R. v. Horseman,  1 S.C.R. 901, is the principal judicial authority for the proposition that the Natural Resources Transfer Agreements (NRTAs) with the three prairie provinces extinguished the treaty rights of Indians in those provinces to hunt or fish for commercial purposes. This article argues that that proposition — the “extinguishment hypothesis” — needs and deserves reconsideration. It is inconsistent with the rest of current Canadian law on extinguishment. It draws no support from the text or the legislative history of the NRTAs, from the arguments offered in favor of it in the Horseman decision, or even from the judicial authorities cited there to substantiate it. It was quite unnecessary to the result in Horseman. And it has troubling practical consequences for the treaty peoples it affects. The difficult question is how to bring this issue back before the Court for fresh deliberation.
The legal history of paragraph 12 of the National Resources Transfer Agreements have been focused almost entirely on the development of the case law interpreting First Nations hunting rights, law that took a narrow, formalistic approach to interpretation. This article uses critical legal history to fill in this historical context and help us understand the evolution of the regulatory regime prior to 1930, the conflict over wildlife, and the class interests represented in this regulatory regime. This analysis will illuminate the importance of the treaties to First Nations, especially their ability to continue their traditional livelihood, as promised during treaty negotiations. The intention behind paragraph 12 was to transfer authority to the provinces to regulate First Nations’ hunting, while ensuring that the governmental obligations to look out for First Nations’ interests in access to the wildlife were also secured.
The British North America Act, 1930 (the Natural Resources Transfer Agreements) marked the end of lengthy battle between the provincial governments of Saskatchewan, Alberta, and Manitoba and the federal government of Canada. Prior to 1930, the provincial governments did not have administrative control over their natural resources and were not constitutionally equal to the other Canadian provinces. One of the terms of the constitutionalized agreements provided that after the transfer, the provincial governments would undertake all of the federal governments’ continuing obligations to third parties. One of these obligations was the redemption of Métis scrip issued by the federal government to extinguish the Métis interest in the lands. The provinces initially refused to accept this obligation, which led to an extensive debate over the constitutional responsibility for Métis scrip. The author examines this debate in order to shed light on the nature and extent of the constitutional obligations that were owed to the Métis prior to their inclusion in section 35 of the Constitution Act, 1982.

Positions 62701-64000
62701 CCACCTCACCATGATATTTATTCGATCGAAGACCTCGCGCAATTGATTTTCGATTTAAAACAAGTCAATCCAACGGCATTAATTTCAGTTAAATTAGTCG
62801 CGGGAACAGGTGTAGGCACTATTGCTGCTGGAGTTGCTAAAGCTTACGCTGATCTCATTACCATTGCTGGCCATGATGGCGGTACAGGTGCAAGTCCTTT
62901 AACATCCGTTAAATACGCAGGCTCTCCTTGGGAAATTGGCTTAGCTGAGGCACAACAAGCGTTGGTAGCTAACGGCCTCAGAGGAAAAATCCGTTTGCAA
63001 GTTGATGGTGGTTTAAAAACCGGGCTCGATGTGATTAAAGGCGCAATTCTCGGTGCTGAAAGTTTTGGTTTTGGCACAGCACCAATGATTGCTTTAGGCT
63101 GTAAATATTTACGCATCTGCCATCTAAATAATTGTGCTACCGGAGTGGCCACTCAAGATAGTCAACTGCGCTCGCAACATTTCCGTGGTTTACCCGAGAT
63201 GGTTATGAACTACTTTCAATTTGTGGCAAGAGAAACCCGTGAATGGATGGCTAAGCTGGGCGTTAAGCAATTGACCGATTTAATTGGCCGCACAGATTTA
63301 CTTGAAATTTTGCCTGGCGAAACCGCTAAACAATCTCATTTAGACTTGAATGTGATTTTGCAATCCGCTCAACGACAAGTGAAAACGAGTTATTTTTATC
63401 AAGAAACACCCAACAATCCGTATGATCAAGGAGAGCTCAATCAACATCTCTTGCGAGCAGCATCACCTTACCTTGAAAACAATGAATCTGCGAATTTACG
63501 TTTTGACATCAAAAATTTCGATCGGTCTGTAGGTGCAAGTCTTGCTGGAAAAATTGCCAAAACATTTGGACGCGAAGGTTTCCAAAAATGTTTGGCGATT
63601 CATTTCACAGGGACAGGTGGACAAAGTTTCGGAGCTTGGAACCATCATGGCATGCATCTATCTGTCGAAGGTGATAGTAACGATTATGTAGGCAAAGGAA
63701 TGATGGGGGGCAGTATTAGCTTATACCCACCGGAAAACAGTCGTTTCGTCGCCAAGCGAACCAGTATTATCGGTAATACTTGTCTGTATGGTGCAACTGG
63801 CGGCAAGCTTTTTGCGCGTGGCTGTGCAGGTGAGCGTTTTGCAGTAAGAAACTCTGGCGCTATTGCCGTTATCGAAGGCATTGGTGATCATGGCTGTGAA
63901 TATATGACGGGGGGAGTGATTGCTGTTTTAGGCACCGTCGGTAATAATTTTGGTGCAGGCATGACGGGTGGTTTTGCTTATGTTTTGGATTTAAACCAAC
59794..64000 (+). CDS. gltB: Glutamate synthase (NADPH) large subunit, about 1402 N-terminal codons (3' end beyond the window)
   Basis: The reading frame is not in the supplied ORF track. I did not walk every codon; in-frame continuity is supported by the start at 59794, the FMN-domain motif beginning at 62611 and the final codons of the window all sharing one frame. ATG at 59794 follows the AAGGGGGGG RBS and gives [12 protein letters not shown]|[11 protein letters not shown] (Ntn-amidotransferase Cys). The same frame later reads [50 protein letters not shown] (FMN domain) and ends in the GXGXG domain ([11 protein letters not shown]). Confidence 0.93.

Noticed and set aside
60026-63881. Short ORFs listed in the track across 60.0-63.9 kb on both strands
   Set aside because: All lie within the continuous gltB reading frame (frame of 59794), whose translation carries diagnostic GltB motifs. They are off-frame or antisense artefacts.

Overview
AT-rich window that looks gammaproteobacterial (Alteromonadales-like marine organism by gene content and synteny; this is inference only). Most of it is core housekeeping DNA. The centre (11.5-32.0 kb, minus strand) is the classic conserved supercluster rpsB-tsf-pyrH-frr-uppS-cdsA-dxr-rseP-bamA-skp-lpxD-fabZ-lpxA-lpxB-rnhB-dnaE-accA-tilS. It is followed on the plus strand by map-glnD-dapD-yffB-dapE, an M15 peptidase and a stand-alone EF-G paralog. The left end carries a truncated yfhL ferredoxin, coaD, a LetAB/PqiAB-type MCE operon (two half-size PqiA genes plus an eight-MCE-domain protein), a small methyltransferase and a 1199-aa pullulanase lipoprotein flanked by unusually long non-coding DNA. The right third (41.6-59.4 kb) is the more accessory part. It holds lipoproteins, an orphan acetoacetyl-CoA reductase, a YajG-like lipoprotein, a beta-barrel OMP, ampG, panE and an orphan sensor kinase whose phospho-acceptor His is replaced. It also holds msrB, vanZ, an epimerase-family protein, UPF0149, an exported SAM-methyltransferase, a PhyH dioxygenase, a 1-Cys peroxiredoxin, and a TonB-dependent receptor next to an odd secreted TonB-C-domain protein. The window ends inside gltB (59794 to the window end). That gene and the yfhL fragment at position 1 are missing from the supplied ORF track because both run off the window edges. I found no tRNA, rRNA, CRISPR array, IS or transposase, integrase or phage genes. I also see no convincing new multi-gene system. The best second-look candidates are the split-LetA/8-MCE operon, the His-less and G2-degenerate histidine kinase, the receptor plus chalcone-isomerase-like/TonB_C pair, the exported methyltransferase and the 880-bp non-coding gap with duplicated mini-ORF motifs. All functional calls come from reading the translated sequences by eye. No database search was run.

This article constitutes a case study of Manitoba’s struggle to win control over its natural resources. Its central argument is that from a Manitoba perspective, the issues involved were not actually matters of constitutional principle, except in a rhetorical and perhaps a technical sense. For Manitoba, the path to the NRTA of 1930 was paved almost exclusively by political and economic factors. With this path in mind, this article argues that in the case of Manitoba, this agreement should be viewed as an arbitrarily crafted and completely political solution to a series of long-festering economic disputes between Ottawa and the province. Thus, while Manitoba’s political elite had rather cynically appealed to high-sounding principles by dressing their claims up in the terminology of inherent British constitutional rights, all they really wanted were “better financial terms.”
Book Review of Avigail Eisenberg, ed.
Diversity and Equality; The Changing Framework of Freedom In Canada